December 24, 2015
The Hindu“I am against a situation where the Left cannot think independently because of their obsession with American imperialism… I am in favour of humanity, equity and justice, but also in favour of intelligence…” Photo: V. Sudershan
Nalanda is not a Buddhist university, nor was the old Nalanda. So, had we looked for a monk to run the university, it would have been a mistake — that was not what we were seeking.
Economist and Nobel laureate Amartya Sen’s latest book, The Country of First Boys, is a collection of essays on an array of topics, ranging from development, justice, and education, to calendars, Rabindranath Tagore, and the importance of play. In an interview with The Hindu, Prof. Sen spoke candidly about the need to prioritise human security and not just national security, the controversy that has dogged the Nalanda University, and, drawing inspiration from Adam Smith, the need for an intelligent response to rampant capitalism. Excerpts:
In your book, you speak of the different priorities of human security and national security. Don’t you think national security often becomes an alibi for not spending enough on human security?
Well, there are three things. Firstly, security ultimately is a matter in which the leading concern should be around human life. So if we are speaking of security, it has to be human security. Since this also means security from external threats and violence, what we call national security is only one of the constituent factors in human security.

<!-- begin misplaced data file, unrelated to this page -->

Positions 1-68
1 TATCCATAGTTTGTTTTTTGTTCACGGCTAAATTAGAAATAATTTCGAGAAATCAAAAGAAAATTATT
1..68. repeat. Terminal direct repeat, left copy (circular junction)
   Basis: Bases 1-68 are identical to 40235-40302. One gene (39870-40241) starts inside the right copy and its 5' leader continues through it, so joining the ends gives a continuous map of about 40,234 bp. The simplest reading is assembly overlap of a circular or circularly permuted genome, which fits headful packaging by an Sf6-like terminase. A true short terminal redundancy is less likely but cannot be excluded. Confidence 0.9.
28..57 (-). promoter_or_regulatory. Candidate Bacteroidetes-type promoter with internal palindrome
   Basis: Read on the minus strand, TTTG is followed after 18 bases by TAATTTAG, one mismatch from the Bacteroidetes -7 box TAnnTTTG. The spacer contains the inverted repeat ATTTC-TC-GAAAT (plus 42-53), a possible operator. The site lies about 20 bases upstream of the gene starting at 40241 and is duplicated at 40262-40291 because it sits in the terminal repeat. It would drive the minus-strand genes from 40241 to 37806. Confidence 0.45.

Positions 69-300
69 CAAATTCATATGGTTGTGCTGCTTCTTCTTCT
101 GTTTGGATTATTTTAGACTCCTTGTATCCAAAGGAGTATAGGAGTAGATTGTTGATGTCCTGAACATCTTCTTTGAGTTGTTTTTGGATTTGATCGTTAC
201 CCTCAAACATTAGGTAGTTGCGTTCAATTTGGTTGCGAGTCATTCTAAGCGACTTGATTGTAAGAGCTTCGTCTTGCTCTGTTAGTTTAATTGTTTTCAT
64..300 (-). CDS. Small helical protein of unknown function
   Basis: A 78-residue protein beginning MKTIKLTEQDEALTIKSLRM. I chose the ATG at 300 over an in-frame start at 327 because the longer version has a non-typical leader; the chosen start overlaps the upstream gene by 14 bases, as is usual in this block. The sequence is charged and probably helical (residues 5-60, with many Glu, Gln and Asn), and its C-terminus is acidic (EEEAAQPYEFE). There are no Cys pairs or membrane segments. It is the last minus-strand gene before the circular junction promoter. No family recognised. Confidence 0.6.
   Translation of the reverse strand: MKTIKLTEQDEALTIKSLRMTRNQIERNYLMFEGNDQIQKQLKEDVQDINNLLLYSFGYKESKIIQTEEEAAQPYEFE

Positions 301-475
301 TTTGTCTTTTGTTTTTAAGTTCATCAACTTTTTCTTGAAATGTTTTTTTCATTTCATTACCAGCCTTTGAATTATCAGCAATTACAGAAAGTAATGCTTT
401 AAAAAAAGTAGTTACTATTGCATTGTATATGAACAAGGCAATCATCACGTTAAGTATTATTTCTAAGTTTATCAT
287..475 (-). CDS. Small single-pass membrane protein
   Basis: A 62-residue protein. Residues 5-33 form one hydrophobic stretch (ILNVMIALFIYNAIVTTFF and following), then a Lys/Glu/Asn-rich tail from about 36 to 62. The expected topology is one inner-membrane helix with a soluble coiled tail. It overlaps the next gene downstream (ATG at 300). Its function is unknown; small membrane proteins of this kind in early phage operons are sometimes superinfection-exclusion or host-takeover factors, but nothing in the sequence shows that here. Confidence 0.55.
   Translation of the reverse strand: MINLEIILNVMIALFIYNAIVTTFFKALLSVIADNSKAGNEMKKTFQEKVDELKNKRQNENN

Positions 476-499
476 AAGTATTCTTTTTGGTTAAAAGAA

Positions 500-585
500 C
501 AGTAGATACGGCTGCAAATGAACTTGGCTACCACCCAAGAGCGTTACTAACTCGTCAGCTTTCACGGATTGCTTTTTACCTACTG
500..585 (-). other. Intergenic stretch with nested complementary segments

Secondly, it is true that in the name of national security, resources are often not allocated to things on which human security depends, such as education, health care, and a social safety net. And sometimes, national security in the political context seems like a barrier rather than a component to fostering human security. But at the same time, when we consider reducing the budget for national security, we also have to think of the other implications. There’s no reason why there should be a conflict between the two.
Thirdly, the neglect of education, health care, and social safety net has been so foundational in India, so deeply rooted in the class structure of the society, that to blame it all on national security would be a mistake.